• the treatment and care pursuant to the order will be governed by an appropriate treatment and care plan directed towards treating the child’s dependency on controlled drugs.

    The Treatment Order is only made when the Youth Court is satisfied that treatment is governed by an appropriate treatment plan developed after a comprehensive assessment taking into account individual needs, comorbidity issues, patient preferences, and requirements of Youth Treatment Orders legislation has been prepared following consensus by the assessing medical consultants. The Treatment Order requires the child to receive treatment as set out in the treatment plan.

    A Treatment Plan can be made for up to 12 months. Treatment is completed when:

    • the Treatment Order expires
    • significant goals of the treatment plan are met, or
    • the term of custody expires.

    An overview of the draft Model of Care for Phase 1 of Youth Treatment Orders is presented below.

    Case Coordination Team

    A Case Coordination Team will be established to facilitate the program between the Youth Court, the Kurlana Tapa Youth Justice Centre, health services and other service providers assisting the child and family or carers. The team will be staffed by qualified allied health and Aboriginal health staff, with experience in working with children.

    The Case Coordination Team will be responsible for:

    • ensuring children subject to the Youth Treatment Orders program are treated in line with the principles of the program
    • facilitating access to community-based services available under the program for children in the community with substance use problems where they are not being used by children released from the Kurlana Tapa Youth Justice Centre
    • providing information to families and carers regarding community-based assessment and treatment services and supports available to assist them and their child once released from Kurlana Tapa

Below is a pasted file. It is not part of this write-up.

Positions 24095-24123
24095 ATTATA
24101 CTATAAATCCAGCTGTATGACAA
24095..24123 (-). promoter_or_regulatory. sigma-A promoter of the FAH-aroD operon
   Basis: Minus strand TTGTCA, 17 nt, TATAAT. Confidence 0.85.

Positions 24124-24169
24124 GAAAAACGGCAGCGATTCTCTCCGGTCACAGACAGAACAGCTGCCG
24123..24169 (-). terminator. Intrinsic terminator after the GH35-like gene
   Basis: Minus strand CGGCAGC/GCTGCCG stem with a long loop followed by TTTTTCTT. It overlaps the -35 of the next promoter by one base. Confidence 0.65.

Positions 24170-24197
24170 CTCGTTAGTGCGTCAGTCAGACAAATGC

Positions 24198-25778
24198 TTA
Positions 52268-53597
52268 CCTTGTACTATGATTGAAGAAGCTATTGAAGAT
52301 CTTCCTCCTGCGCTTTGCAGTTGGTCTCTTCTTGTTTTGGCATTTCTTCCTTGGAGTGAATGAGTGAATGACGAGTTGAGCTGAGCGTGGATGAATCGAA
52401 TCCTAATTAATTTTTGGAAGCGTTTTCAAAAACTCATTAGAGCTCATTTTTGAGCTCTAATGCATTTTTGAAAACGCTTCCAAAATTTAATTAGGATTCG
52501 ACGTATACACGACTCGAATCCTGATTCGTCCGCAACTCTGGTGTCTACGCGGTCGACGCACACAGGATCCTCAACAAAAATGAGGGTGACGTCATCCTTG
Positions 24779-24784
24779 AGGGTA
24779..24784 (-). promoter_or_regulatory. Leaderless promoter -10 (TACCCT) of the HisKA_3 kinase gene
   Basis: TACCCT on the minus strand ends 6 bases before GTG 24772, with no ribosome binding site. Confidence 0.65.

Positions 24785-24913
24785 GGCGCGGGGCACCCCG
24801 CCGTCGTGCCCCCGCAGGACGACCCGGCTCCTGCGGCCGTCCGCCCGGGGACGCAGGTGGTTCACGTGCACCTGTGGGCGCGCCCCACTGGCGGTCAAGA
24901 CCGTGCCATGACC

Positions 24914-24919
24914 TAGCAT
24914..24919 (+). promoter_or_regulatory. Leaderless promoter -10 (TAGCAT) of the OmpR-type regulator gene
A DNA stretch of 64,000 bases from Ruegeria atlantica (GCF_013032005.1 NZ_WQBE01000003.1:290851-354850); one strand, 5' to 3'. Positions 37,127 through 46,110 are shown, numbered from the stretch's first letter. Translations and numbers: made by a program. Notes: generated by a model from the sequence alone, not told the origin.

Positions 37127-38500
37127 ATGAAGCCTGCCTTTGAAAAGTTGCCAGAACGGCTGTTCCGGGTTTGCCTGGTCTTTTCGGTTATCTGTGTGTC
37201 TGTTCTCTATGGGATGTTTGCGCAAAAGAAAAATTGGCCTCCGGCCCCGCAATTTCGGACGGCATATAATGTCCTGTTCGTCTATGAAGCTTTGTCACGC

• facilitating information sharing (in accordance with legislation and information sharing guidelines) between agencies to support informed and effective decision making that is in the best interests of the child
    • liaising with services currently engaging with the child and family or carer (in accordance with legislation and information sharing guidelines) in order to facilitate comprehensive and coordinated care for the child
    • working with Kurlana Tapa Youth Justice Centre staff to assist in the coordination of services delivered in Kurlana Tapa
    • liaising with treatment services being provided as part of the Youth Treatment Orders program to ensure comprehensive transition planning is in place for children transitioning to the custody of the Department for Correctional Services while subject to a Treatment Order
    • coordinating aftercare and follow up for a child exiting the program and their family or carer for up to 12 months to support a continued link to voluntary services, where appropriate.

    Follow up and support from this team will be available for any child who has been subject to an Assessment or Treatment Order, for up to 12 months, depending on their individual circumstances and needs and will continue to be available to the child even if they turn 18 years of age during this 12 month period.